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LAPD Chief Charlie Beck responds to wrongful conviction of LA man

John Edward Smith

Rina Palta / KPCC

John Edward Smith, moments after walking out of law enforcement custody for the first time in 19 years. Smith was exonerated of a 1993 murder charge in an L.A. drive-by shooting.

LAPD Chief Charlie Beck responded Tuesday to the case of John Edward Smith, a man wrongfully convicted of murder and attempted murder in a 1993 drive-by shooting in the Mid City neighborhood. Smith was exonerated Monday and walked out of Men's Central Jail that evening a free man for the first time in 19 years.

Smith's 1994 conviction was based on a single eyewitness identification. Months after the incident, the second victim of the drive-by, who sustained serious injuries, pegged Smith as the shooter. That witness later recanted his testimony, saying police had pressured him into fingering Smith, who was at that time a member of a street gang.

"I have been briefed on the facts of this case," Beck - who was not chief at the time of the incident - said in a statement. "As a result, I have directed Gerald Chaleff, our Special Assistant for Constitutional Policing and former criminal defense attorney, to form a team to thoroughly investigate the circumstances of this case."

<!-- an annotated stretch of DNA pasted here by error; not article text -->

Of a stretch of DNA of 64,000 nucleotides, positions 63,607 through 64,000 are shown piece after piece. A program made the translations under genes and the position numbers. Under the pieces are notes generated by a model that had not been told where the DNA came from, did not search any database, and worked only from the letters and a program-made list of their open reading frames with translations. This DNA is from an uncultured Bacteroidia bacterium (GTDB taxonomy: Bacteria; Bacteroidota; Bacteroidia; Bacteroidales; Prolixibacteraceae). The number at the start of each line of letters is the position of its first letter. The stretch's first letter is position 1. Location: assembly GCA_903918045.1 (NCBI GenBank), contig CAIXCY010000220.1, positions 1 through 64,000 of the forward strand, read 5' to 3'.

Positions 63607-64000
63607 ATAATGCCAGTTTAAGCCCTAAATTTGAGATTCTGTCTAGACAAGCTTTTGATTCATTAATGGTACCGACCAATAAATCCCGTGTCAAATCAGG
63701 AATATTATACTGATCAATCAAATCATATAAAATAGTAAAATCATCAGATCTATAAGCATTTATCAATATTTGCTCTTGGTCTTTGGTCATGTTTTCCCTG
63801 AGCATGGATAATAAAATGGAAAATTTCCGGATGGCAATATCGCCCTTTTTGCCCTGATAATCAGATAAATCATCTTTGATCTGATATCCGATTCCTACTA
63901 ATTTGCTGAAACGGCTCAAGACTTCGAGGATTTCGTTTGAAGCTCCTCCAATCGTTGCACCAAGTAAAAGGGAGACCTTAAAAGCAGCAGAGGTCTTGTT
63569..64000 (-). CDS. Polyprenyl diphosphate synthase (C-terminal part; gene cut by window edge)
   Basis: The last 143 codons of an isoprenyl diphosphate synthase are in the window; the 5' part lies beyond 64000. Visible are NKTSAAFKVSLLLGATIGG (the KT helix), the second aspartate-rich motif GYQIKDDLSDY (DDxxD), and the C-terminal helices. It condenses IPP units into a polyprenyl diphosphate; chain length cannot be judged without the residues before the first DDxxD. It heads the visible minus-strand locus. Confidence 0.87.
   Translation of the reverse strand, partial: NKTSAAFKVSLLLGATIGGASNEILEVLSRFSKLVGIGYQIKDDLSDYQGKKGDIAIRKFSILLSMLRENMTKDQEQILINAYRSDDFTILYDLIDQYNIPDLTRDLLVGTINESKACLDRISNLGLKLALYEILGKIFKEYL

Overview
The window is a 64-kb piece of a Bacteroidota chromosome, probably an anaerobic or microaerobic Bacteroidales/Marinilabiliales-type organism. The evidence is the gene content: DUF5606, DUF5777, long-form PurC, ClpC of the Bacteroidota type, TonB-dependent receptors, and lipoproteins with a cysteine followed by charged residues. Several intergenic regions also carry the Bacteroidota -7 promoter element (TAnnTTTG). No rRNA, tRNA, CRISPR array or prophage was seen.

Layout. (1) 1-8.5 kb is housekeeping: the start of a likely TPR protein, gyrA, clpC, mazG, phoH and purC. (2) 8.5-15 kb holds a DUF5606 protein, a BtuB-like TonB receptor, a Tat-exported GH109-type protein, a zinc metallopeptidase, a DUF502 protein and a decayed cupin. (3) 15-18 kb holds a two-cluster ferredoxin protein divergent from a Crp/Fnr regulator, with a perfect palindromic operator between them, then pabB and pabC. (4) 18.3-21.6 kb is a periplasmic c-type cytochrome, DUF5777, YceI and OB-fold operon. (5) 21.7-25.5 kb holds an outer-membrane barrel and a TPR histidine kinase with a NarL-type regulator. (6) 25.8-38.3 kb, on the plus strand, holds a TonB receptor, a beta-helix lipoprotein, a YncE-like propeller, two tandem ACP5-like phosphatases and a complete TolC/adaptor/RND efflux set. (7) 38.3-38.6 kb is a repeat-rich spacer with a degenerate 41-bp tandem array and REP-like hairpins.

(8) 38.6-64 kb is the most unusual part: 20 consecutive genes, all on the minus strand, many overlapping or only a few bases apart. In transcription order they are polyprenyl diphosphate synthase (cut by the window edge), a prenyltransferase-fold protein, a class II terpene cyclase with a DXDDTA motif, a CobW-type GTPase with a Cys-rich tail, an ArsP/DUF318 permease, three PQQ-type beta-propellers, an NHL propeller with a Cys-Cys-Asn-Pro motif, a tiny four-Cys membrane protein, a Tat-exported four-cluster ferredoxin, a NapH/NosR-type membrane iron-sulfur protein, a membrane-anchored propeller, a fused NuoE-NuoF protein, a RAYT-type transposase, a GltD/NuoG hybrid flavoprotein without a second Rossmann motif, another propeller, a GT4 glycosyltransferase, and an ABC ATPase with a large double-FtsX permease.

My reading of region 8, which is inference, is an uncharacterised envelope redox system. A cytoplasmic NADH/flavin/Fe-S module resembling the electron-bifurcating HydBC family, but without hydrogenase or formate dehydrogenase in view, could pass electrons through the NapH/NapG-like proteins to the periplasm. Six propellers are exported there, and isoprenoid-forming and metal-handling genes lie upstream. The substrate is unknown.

Best practices around eyewitness identification have generated controversy  in L.A. and elsewhere in the country. Beck recently made headlines when he declined to institute what are called "blind" lineups, where an officer unfamiliar with the case at hand (and therefore is not aware of whom police suspect in the case) administers lineups, whether in person or with photos. The "blind" practice is supposed to cut down on officers intentionally or unintentionally transfering their biases to witnesses. Beck said he preferred to have officers who work the cases, with whom witnesses are comfortable, administering lineups. The L.A. County District Attorney's office supports that position.

Nevertheless, faulty eyewitness identification has been the most common factor seen in wrongful convictions around the country, concludes the Innocence Project, a conglomerate of local projects devoted to exonerating innocent convicts.



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